Whitman College Reviews
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Had the privilege of working with incredibly intelligent and wonderful professors. I wish there was more options for a specific focus in the psychology major, but I was fortunate to be able to learn from and work with the professors that I did. I would recommend this degree program, you'll be able to work with great people.
Whitman College is an excellent academic institution that will prepare you for whatever job you eventually obtain. It is a nurturing, supportive environment for which students to grow scholastically and personally. It provides excellent networking opportunities for alumni and was a great experience all around for me.
Whitman College is a great school for minds that want to constantly grow, be challenged, and adventure. The atmosphere of the school is wonderful, probably due to the fact that its a small community with exponential interconnections and relationships, all settled in a beautiful natural setting of the pacific northwest.
Whitman is a college for learners. High schoolers who were not satisfied by only textbook learning, but wanted to debate, to push questions further, to engage those with perspectives unlike theirs. I found that in every class, I evaluated the framework with which I saw the world, and felt challenged to never accept the status quo.
Whitman is a great place to go- teachers know you by name and you really get to make the most of your whole experience.
I am the Interim Director of Intercultural Programs and Services at Whitman College. My Whitman College career began in 2005 as a first-year student from Zillah, WA. Now, I supervise the office I worked so closely with as a student. I cherish my new role as adviser, mentor and facilitator on campus. As Interim Director, I collaborate with campus departments and organizations that expose students to diverse perspectives and experiences. I aid college committees and diversity initiatives. I provide students with academic advice as well as information regarding internship, scholarship and award opportunities. My staff and I also support student clubs with program and event planning, leadership development, and community outreach. I majored in Race and Ethnic Studies and minored in Politics. I did, however, take a substantial leave of absence from Whitman to study, travel and work abroad. I lived with a Maori host family while in New Zealand and attended classes at Heritage University, on the Yakama Nation, upon my return to the United States. Indigenous politics and race relations are of much interest to me; I examined both in my senior thesis, “Race, Rights, and Work on the Yakama Nation: An Argument Against a Proposed Guest Worker Program.” As Interim Director of Intercultural Programs and Services, I thoroughly enjoy working with the same people, issues, and activities I benefited from as a student.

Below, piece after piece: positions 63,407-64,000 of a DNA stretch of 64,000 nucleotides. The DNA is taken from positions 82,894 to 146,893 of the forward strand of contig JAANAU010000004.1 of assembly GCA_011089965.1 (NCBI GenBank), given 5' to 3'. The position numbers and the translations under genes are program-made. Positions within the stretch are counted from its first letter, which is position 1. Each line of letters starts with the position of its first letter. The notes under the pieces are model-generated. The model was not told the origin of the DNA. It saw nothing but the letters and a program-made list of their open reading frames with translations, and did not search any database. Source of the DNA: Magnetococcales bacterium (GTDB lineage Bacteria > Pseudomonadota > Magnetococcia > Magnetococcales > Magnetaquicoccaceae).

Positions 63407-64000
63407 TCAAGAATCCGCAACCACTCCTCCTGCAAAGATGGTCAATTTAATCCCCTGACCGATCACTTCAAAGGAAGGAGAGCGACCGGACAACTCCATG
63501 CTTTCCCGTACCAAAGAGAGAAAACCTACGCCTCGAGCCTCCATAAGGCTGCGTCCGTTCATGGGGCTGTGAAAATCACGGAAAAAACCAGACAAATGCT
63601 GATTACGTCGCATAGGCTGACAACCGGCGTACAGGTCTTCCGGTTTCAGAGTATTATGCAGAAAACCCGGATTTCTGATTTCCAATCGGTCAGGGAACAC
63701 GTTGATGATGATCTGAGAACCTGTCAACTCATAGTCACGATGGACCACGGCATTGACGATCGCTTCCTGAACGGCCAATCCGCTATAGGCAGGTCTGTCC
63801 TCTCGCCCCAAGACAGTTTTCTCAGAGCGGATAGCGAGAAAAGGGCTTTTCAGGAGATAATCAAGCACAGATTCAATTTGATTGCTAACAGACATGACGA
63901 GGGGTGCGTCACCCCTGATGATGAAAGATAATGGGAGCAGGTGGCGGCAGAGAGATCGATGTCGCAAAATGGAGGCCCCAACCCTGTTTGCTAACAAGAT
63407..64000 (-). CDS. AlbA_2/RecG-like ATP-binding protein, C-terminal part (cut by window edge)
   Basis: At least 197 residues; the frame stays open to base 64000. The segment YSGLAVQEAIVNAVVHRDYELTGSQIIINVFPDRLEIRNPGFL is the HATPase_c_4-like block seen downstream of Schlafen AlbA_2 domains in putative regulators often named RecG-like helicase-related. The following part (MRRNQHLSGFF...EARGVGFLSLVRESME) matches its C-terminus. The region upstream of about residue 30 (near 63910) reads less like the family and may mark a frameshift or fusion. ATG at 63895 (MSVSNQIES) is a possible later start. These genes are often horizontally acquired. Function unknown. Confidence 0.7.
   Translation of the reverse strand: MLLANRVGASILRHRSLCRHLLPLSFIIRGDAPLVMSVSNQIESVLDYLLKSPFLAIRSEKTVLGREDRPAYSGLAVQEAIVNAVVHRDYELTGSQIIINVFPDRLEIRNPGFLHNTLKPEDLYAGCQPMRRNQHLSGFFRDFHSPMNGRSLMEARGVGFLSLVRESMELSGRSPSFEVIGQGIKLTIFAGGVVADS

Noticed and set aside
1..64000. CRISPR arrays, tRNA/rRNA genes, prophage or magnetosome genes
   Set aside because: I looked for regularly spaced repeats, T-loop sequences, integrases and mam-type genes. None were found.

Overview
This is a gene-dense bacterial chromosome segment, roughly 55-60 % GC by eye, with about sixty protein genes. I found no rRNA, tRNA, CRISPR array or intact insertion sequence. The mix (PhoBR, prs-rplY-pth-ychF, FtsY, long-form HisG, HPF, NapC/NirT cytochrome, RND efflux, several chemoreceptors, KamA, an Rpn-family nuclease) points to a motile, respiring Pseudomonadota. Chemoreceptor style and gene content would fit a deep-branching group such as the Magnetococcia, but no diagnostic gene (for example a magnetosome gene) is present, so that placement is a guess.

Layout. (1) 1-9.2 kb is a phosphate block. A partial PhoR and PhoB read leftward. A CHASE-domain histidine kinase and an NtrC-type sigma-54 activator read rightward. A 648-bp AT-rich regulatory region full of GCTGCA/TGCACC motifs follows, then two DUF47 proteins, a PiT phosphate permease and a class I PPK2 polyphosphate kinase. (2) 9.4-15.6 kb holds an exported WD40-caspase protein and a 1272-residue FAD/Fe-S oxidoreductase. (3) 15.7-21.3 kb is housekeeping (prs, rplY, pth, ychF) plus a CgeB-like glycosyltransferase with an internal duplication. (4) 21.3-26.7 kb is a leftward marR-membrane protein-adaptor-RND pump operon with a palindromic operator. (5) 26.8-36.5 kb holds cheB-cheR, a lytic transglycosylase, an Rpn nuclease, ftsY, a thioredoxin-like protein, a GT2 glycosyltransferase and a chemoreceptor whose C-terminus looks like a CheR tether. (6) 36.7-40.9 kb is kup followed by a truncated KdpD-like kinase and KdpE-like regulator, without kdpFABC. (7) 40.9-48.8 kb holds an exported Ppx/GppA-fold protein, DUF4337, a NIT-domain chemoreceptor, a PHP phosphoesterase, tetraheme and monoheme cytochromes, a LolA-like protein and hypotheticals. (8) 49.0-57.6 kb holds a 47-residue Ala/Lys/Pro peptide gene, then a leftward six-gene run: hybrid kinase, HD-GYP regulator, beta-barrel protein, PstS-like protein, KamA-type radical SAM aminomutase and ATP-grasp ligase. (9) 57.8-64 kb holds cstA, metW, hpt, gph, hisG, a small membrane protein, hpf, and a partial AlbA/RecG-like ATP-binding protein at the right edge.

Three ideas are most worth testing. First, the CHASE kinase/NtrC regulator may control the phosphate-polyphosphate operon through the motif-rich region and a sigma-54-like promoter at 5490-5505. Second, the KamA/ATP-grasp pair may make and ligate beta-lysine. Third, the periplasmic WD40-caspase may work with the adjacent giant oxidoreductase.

Though I'm working in a field not related to my degree, every experience I had at Whitman greatly helped prepare and develop me as a working professional. I've noticed that my writing skills in particular far exceed those of the average working person (I cringe at most emails). In addition, the students who tend to attend Whitman are the brightest and most engaged from their respective high schools--they're the cream of the crop. I've met (what I anticipate to be) lifelong acquaintances and dear friends of the highest caliber. If you attend and graduate from Whitman College, you will certainly be a better person--in one way or many--after having done so.
As a liberal arts institution you are exposed to other disciplines which ultimately enrich your education
I attended a liberal arts college and was pursuing a lifelong interest in journalism, which I soon discovered was not actually what I wanted to do. Had I been more career-oriented and future-focused in high school, I might have benefited more from a technical program. That being said, it is incredibly difficult for some people, like myself, to identify my future career (in college) and stick with thy same career path post-grad. I found myself drawn to a field which I never expected after my immersion in the "real world." College cannot prepare you for that, but I am grateful for the well-rounded education that my alma mater provided.
The impact Whitman has on students is partially about the academic side, partially about the non-academic, and completely about how the two are woven together. You're in class with the same people that you attend parties, play sports, listen to music, and live with. Where academia is the depth of your college experience, the time spent working (or volunteering), being social, and staying active is the breadth. You'll split your time learning in the classroom and applying what you've learned in the real world. Likewise, you'll take pieces of friendships, work relationships, and romantic flings and apply them to your studies. You'll make discoveries about yourself, your professors, yourself again, your friends, your family, and more about yourself. You'll be pleasantly surprised at how many people learn your name...and at how many of them have "PhD" on their nameplate but prefer to be called by their first names. If you're interested in a community, not just a college...if you're interested in lasting relationships for life...if you're looking for something that will give to you and that you WANT to give back to for the rest of your life...do yourself a favor and go to Whitman.